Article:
Tax Season: Common Questions and Answers

Before reading further, it’s important to note that the purpose of this article is to provide you with helpful information. For clarification regarding your federal income tax return, we recommend that you seek the assistance of a licensed tax professional or visit the Internal Revenue Service (IRS) website.

Are you dreading tax season? When faced with paperwork, deadlines, and 2021’s new tax laws, it’s easy to feel overwhelmed.

School of ACE is here to answer some of the top tax questions you may have and offer the best tips to help you “ace” your 2021 tax return.

8 Question you may ask this tax season infographic

1. How do I prepare for the 2022 tax season?

To get started, Forbes recommends gathering your required forms and documents, such as W-2s, 1099s, mortgage interest statements, receipts, and any other relevant information needed to file your tax return. For reference, you can use last year’s tax return to see which deductions you claimed and which are still relevant to your 2021 tax year.

2. When can I file my 2021 taxes?

Though your tax return isn’t due until April 18, 2022, you may be able file your taxes as early as January 24th. TurboTax recommends filing early to either receive your refund faster or save up for any payments you must make. Just remember, if you file later than April 18 without an extension, you will have to pay late fees. Remember that an extension is only an extension to file your return, not pay any tax due.

3. How will the new tax laws for 2022 affect filing?

The new tax laws for the 2021 and 2022 tax filings include changes regarding:

  • Advance Child Tax Credit payments
  • Charitable contribution deductions
  • Economic Impact Payments and Recovery Rebate Credits

You can learn more about these changes and what they might mean for you at the IRS News Room.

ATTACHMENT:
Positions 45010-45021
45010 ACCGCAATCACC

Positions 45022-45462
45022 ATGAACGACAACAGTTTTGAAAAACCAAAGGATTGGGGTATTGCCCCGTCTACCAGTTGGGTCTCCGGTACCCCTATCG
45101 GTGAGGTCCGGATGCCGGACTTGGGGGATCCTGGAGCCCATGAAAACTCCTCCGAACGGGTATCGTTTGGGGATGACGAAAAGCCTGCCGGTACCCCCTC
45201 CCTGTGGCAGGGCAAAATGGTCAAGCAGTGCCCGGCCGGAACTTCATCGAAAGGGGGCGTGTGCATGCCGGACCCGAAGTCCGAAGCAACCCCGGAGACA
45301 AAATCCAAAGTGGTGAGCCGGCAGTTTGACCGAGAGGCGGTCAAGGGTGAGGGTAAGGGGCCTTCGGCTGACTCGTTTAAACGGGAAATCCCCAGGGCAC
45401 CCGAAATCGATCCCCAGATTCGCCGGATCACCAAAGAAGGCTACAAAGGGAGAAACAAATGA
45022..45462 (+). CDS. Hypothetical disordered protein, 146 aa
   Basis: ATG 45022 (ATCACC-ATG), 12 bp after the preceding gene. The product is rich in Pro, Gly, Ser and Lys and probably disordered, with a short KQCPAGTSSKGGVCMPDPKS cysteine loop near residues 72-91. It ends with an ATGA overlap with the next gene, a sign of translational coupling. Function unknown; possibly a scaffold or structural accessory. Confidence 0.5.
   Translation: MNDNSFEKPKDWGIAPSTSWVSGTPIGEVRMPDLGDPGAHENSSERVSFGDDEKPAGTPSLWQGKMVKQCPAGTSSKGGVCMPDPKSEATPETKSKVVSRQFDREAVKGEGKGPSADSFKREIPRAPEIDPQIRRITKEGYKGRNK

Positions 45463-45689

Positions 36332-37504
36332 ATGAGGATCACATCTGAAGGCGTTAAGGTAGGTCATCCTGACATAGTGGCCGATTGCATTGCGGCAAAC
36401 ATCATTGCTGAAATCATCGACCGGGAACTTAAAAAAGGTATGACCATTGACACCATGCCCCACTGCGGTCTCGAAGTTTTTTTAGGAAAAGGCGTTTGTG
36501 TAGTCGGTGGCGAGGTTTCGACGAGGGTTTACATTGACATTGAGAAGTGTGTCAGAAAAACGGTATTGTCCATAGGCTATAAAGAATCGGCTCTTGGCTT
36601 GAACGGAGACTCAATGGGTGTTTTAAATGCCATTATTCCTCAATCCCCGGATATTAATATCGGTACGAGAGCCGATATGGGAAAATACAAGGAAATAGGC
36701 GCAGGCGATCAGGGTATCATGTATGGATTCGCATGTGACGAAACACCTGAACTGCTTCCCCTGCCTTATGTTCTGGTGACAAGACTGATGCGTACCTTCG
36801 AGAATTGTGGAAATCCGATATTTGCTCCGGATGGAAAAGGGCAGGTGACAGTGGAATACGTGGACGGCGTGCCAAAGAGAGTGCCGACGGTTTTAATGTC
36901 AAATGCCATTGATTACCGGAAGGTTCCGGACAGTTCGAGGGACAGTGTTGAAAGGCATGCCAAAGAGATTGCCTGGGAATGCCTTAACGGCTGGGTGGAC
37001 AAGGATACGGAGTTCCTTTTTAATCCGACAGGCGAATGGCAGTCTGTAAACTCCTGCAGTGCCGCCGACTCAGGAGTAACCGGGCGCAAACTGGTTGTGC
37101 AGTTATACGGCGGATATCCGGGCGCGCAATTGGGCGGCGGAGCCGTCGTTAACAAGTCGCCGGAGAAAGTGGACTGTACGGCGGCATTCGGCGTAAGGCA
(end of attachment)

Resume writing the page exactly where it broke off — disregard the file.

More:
4. Should I file my taxes online or by mail?

If your adjusted gross income (AGI) is $73,000 or less, then you are eligible to file your taxes online for free through the IRS’ partners. Just make sure to browse through each tax software’s free filing options to ensure you qualify and see if the features offered will meet your individual needs. You can also use the IRS Free File Online: Lookup Tool. This program guides you through the filing process and automatically runs the numbers for you, making your 2022 tax season simpler and easier. Filing online also gives you access to direct deposit your refund so that you may get your money faster.

5. Can I calculate my estimated refund or owed amount?

Yes! Experts in a recent CNBC article recommend using a tax calculator to see if you’ll receive a refund or owe money. Keep in mind that these calculations are only estimates and may not be entirely accurate, so wait until you file your return to make any tax-related financial decisions. The tax calculators you can use include:


6. Do I have to pay taxes on my unemployment benefits?

According to a recent Yahoo! article, you will have to pay taxes on unemployment benefits for the 2021 tax year.

If you received payments in 2021 that were intended for the 2020 tax year, however, you may qualify for an exemption. Speak with a tax professional to see if you qualify.

7. Should I hire an accountant to help with my taxes?

In the article mentioned earlier, Forbes recommends hiring a CPA if you have a small business, are an investor, or work as a freelancer. For simpler filings with only a W-2 form and a few deductions, however, you may want to avoid the cost of using a licensed tax professional and handle your taxes by yourself.

8. How can I make the 2023 tax season even easier?

Even though you are focused on the 2022 tax season, it doesn’t hurt to look ahead. The IRS recommends simplifying next year’s taxes by making sure you’ve withheld enough taxes and organizing your tax documents. You can also update documents such as your W-9 if you’ve experienced changes to your information.

Gain confidence in your finances both in and out of tax season with our helpful tips and information. Visit the School of ACE blog to learn more.